You choose, we deliver
If you are interested in this story, you might be interested in others from The Journal Gazette. Go to and pick the subjects you care most about. We'll deliver your customized daily news report at 3 a.m. Fort Wayne time, right to your email.

Irish Insights

Notre Dame photo
Notre Dame defensive end Sheldon Day says he is ready to play a larger role after missing two games and being limited in another because of a sprained ankle.

Notre Dame's Day is ready

SOUTH BEND – Sheldon Day is not hard to spot at 6-foot-2 and 290 pounds.

And there have been plenty of pregame sightings of the Notre Dame defensive end in warmups before games, but he has been largely absent during games since suffering a sprained ankle in a 31-24 win over Purdue on Sept. 14.

Day was a game-time decision and didn't play in a 17-13 win over Michigan State on Sept. 21. And after going through pregame drills, he was held out of a 35-21 loss to Oklahoma on Sept. 28.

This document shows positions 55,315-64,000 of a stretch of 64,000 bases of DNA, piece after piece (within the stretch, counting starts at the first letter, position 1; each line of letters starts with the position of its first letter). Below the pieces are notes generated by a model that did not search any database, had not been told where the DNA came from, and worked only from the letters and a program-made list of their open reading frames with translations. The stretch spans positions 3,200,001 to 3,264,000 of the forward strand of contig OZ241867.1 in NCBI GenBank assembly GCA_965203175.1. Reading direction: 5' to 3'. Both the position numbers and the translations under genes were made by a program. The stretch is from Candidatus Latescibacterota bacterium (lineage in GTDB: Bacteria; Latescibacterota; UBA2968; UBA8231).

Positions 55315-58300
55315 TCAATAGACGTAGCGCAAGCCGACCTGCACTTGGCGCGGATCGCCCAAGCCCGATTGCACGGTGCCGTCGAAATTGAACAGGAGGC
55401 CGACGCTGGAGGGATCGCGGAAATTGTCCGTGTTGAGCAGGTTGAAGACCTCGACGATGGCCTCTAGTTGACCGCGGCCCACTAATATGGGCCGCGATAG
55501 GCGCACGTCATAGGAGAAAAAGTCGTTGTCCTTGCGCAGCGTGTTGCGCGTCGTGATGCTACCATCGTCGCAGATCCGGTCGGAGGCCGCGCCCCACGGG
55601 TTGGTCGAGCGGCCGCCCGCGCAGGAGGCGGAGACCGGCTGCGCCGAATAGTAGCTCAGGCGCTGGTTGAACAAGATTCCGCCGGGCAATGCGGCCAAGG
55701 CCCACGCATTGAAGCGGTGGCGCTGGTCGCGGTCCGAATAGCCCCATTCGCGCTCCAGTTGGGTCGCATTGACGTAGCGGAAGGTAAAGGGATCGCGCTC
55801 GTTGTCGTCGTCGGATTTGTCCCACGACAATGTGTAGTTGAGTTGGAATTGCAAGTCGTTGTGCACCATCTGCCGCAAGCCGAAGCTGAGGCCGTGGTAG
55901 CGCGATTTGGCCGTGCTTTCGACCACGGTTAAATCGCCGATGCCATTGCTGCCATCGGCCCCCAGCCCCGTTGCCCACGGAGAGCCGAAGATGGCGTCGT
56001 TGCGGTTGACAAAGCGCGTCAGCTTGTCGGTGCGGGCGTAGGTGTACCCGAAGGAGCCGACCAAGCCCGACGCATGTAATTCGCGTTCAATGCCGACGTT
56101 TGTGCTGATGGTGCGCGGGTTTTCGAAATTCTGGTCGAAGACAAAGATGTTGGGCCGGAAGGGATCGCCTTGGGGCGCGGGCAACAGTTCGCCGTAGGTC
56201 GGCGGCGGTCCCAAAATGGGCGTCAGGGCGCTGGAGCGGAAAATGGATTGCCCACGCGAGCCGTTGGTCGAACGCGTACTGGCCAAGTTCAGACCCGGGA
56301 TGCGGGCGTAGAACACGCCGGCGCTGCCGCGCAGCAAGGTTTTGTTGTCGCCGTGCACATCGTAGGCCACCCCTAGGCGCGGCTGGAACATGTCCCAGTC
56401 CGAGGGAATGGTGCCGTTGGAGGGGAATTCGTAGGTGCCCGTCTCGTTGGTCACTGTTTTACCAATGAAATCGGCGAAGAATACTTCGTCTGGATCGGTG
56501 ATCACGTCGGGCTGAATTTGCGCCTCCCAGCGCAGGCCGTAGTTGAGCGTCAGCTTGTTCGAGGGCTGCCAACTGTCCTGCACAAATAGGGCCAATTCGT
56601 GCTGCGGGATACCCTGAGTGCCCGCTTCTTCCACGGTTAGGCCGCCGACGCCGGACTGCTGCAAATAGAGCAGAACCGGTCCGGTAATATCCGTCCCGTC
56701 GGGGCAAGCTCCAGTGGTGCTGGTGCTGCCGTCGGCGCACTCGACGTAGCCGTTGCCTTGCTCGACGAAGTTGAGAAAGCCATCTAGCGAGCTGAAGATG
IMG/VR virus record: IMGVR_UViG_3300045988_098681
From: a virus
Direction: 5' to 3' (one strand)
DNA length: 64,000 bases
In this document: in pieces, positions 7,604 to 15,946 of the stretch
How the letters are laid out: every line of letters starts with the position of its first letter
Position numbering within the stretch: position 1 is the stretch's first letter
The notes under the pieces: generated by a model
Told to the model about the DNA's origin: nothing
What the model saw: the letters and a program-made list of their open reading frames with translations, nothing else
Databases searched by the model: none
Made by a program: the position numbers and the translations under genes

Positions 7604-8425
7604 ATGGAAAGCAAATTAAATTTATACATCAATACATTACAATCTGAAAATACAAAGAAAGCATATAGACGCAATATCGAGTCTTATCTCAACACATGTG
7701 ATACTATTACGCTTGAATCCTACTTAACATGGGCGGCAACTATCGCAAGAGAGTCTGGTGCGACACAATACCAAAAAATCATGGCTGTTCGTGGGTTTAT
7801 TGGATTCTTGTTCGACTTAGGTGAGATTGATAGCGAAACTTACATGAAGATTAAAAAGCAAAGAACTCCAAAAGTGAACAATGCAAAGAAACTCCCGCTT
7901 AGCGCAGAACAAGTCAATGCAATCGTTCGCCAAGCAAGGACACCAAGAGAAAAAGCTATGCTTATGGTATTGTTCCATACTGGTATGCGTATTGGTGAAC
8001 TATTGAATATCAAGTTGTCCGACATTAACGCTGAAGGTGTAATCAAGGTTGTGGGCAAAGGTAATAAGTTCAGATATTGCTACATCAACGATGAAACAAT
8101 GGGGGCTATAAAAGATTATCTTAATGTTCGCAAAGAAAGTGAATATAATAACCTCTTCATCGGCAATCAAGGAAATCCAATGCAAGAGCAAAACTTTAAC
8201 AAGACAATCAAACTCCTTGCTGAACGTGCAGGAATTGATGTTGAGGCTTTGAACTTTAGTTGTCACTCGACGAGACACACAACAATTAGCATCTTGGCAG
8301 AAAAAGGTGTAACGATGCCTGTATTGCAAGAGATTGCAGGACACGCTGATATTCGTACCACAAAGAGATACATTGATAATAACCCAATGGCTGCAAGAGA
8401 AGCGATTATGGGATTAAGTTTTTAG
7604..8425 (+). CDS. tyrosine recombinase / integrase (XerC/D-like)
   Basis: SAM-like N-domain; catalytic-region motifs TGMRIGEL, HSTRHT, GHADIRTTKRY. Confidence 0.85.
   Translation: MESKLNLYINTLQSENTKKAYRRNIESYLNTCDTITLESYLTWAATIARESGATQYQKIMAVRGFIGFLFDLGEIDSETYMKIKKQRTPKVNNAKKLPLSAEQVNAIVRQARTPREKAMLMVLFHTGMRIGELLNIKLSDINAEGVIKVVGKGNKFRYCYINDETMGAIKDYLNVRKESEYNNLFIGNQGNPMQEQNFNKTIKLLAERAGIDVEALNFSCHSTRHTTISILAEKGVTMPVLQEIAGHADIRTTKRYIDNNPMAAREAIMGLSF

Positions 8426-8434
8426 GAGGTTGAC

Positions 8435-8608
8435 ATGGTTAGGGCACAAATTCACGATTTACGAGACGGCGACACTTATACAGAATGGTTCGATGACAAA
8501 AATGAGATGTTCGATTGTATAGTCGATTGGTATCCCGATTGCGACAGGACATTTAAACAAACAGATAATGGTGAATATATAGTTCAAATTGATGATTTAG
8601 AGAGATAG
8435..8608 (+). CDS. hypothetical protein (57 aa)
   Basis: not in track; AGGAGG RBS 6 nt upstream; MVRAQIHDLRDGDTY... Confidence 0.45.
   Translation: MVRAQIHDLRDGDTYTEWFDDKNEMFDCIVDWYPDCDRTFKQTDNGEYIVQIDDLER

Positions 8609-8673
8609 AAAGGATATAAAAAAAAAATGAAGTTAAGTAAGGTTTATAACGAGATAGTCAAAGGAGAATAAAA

He was barely used in a 37-34 win over Arizona State on Oct. 5.

Day's days of being a game-day spectator should be over when Notre Dame (4-2) plays host to USC (4-2) on Saturday night.

"I'm feeling good this week," Day said Wednesday. "I feel like I can really impact the game."

Day started the first three games this season and has seven tackles with one for loss. Coach Brian Kelly said he is a big part of the starting defensive line that includes preseason All-Americans Stephon Tuitt and Louis Nix III.

"He doesn't stay blocked," Kelly said. "One of the things that makes a defensive lineman a great player is he gets off blocks. Sheldon gets off blocks and is a great pass rusher. He's a guy that early in the season was a great pass rusher and wasn't staying blocked. He'll figure into our game plan on Saturday."

As for why he took longer than expected to come back from the injury, Day said he didn't feel like he could push off his foot and deliver a blow to his opponent. But he is past that now.

"I'm pretty close (to 100 percent)," Day said. "I'm pushing off and doing the things I used to do before the injury occurred."